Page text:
How to Talk to Grandma and Grandpa About HIV

With HIV transmission rates soaring among African-American seniors, it's time for the young folks to intervene and educate.

Think about it. You grew up in a time when Rap It Up was said so often, it's become part of our vernacular. Unfortunately, our grandparents, and even some of our parents, weren't so lucky. The growing HIV/AIDS rates among seniors in the U.S. shows a serious disconnect: Paw-Paw doesn't know what he needs to know about safer sex, condoms and getting an HIV test.

According to Planned Parenthood Federation of America, baby boomers—people ages 44 to 64 years old—account for 27 percent of new HIV cases, and rising. And with an influx of older Black adults back in the dating game and being sexually active, it's important for them to know that the game has seriously changed. Just because having babies is not on the horizon, that doesn't mean protection is not needed. AIDS is everyone's issue.  

So this is where you step in. Our generation should be the knowledge brokers on HIV—yes, we have a lot to learn ourselves, but we are much savvier and more comfortable when talking about sex. At some point, we have to relay the right information to the loved ones who spent their lives raising us. 

I recently came across an article from The Black AIDS Institute that deals with this same topic. In "Five HIV Facts You Need to Tell Your Parents and Other Elders," writer LaShieka Purvis Hunter discusses the most important facts about HIV that the older folks in our lives need to know.

Here's an excerpt of some of the facts:

STDs, including HIV, are rampant in Black America: Gone are the days when it was okay to have sex without a condom or knowing your partner's STD (including HIV) status. Rates of HIV, as well as the incidence of chlamydia, gonorrhea and syphilis, are highest in our community.

What to tell your elders: Nice people get STDs, including HIV/AIDS; they don't always have symptoms and you can't tell who's infected by looking at them. So talk to your partner about safer sex, get STD and HIV tested, and insist that a condom is used unless you have actually seen his or her test results and are certain that you are in a monogamous relationship. Err on the side of protecting your health.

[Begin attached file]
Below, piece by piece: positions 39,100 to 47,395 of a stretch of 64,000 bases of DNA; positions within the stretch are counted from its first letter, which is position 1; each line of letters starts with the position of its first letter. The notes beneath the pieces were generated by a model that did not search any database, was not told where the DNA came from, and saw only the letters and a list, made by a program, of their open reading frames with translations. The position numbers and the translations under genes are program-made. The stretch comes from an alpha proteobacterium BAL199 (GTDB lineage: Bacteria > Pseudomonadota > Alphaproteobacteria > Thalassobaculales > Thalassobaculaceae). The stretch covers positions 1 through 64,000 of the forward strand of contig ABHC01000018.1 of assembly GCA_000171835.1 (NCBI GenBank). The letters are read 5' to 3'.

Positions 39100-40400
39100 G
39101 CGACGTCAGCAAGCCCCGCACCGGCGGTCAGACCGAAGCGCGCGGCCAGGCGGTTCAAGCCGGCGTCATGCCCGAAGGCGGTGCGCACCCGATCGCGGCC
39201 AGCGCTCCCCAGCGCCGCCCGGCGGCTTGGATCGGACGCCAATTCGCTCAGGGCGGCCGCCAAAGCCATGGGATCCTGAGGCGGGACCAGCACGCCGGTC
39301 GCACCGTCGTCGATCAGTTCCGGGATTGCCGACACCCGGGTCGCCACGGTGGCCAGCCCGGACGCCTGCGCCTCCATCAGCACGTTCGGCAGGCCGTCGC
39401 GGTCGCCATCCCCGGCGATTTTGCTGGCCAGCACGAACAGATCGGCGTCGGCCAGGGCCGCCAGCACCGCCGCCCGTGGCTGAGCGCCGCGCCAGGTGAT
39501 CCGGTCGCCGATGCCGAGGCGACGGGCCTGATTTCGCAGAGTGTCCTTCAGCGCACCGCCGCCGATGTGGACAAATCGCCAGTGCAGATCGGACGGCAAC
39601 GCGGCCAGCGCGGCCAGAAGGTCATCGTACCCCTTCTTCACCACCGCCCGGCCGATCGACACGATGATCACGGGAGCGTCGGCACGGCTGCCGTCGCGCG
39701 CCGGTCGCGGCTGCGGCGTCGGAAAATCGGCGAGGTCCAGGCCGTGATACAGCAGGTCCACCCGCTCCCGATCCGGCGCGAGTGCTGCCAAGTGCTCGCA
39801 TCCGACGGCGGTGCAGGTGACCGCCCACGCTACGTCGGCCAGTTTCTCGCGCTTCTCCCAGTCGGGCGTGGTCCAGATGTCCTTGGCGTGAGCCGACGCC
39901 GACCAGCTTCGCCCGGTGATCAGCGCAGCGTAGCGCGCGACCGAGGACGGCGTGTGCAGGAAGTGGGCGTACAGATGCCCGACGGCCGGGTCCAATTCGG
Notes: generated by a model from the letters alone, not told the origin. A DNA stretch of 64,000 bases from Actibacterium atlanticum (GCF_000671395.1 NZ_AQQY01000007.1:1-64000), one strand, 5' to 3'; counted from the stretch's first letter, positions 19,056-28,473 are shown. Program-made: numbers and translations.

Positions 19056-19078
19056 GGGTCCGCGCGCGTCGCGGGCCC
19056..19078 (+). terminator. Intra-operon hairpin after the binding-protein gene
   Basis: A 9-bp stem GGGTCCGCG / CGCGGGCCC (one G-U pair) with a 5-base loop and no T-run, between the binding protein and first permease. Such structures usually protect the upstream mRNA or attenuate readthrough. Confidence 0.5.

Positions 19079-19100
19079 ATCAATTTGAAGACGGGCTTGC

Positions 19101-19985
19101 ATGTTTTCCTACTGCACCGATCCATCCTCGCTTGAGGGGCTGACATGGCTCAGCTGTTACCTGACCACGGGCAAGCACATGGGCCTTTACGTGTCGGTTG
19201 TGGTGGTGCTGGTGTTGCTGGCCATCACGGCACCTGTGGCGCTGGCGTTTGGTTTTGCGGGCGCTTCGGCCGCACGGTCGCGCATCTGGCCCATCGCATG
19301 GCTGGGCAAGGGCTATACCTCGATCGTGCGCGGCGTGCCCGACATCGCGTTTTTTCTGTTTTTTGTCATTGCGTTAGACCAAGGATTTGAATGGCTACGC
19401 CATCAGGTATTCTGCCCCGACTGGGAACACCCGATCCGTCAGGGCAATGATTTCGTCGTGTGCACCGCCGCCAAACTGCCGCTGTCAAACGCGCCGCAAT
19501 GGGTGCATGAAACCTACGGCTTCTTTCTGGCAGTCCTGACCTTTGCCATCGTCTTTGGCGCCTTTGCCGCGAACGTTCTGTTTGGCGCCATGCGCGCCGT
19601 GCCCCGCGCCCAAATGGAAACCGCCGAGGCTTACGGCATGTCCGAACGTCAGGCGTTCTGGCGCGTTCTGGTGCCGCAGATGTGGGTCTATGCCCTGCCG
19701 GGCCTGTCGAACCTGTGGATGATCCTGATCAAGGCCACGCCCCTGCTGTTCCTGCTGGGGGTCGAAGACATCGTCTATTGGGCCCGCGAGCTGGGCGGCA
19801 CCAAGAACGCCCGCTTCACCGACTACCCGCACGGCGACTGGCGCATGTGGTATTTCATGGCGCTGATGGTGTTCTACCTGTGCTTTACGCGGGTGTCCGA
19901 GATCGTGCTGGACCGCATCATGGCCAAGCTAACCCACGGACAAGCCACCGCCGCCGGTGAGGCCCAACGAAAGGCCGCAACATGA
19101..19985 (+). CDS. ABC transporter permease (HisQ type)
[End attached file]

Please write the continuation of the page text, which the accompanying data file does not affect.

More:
HIV/AIDS is not a gay man's disease: Black men and women represent only 13 percent of the population but account for 45 percent of new HIV infections; in addition, 64 percent of all women living with HIV/AIDS are Black.

What to tell your elders: In Black America, HIV/AIDS has spread beyond the historical high-risk groups and into the general population. According to a study by the Kaiser Family Foundation, heterosexual transmission and injection drug use account for a greater share of infections among Black men than among white men. Black women are also most likely to be infected through heterosexual transmission.

Condoms are not the enemy: Older men often shun condoms because they have more difficulty maintaining erections than younger men.

What to tell your elders: Instead of going without condoms, offer to accompany your partner to the doctor, who can help treat erectile dysfunction by prescribing medication, counseling or other treatments. Also explore the female condom, which "can be kept in place for vaginal or anal intercourse whether or not a man stays erect," says ob-gyn Vanessa Cullins, M.D., M.P.H., M.B.A., the Planned Parenthood Federation of America's vice president for medical affairs.

The key to being a knowledge broker on HIV is having the knowledge. To learn more about HIV/AIDS, go to the Centers for Disease Control or's African –American HIV/AIDS Resource Center.


(Photo: Alex Wong/Getty Images)

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